If you live in Maine, New Hampshire, Vermont, Massachusetts, Rhode Island, or Connecticut, the New England Leaf Out Project (NELOP) is seeking your help, particularly if you live in the north country. NELOP is collecting very simple data — the date of the first sign of leaf out date for eleven common species of deciduous trees. Check out the NELOP list for a tree in a place you visit regularly, and then observe your chosen tree(s) every couple of days for the first signs of leaf out. Submit your observations, including information about the tree’s environment here.
NELOP is cooperating in this research with the National Phenology Network and Project Budburst. Phenology is the branch of science dealing with the relations between climate and periodic biological phenomena, such as the date when leaves bud. Projects such as the Leaf Out Project and Project Budburst are compiling data to determine whether events such as leaf out, flowering, fruiting, and leaf fall are occurring earlier than they did in the past due to warming temperatures. These projects are recruiting citizen scientists to help them in their efforts.
If you have a favorite tree that did not make the NELOP list, visit Project Budburst where there are 88 common species of deciduous tree from which to choose. Our new American Hornbeam (Carpinus caroliniana) does not appear on this list either, but there is another option. We are signing up to gather data throughout the growing season by downloading a generic form.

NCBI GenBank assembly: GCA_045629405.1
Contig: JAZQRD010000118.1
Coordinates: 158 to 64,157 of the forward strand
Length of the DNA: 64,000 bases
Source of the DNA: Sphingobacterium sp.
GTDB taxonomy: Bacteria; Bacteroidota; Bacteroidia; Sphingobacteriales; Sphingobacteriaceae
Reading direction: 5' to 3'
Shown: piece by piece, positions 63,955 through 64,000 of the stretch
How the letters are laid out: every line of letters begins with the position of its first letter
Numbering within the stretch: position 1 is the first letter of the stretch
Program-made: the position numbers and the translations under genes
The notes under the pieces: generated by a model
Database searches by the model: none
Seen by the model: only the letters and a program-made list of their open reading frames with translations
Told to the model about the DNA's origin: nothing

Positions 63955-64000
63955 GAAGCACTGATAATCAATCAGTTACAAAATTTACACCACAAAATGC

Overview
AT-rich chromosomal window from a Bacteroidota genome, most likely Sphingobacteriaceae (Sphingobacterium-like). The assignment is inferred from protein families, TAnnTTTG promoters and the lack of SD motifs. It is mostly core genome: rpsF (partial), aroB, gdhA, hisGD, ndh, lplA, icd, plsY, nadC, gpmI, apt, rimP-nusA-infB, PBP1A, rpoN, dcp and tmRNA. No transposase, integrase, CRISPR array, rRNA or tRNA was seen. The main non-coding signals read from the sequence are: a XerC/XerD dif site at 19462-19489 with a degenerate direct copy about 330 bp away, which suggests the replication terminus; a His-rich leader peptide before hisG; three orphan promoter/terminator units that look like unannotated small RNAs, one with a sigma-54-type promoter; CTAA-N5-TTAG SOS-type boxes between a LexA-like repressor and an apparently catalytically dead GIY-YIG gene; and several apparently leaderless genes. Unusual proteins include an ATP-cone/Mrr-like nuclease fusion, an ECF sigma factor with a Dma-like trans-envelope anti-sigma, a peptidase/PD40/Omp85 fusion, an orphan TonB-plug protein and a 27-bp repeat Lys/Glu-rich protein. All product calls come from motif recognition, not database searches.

|American Hornbeam, Spring 2013|
Do you live outside New England? Would you rather observe something other than a deciduous tree? There are plenty of other opportunities for you! Project Budburst is also seeking data on Wildflowers, Grasses, Conifers, and Evergreen Trees and Shrubs — both one-time and all season observations — from all over the country.
Trees will be leafing out any day now in Connecticut. I’ve downloaded my data entry sheet from Project Budburst and I’m ready to start spring leaf peeping. I’m psyched to join the National Phenology Network. How about you?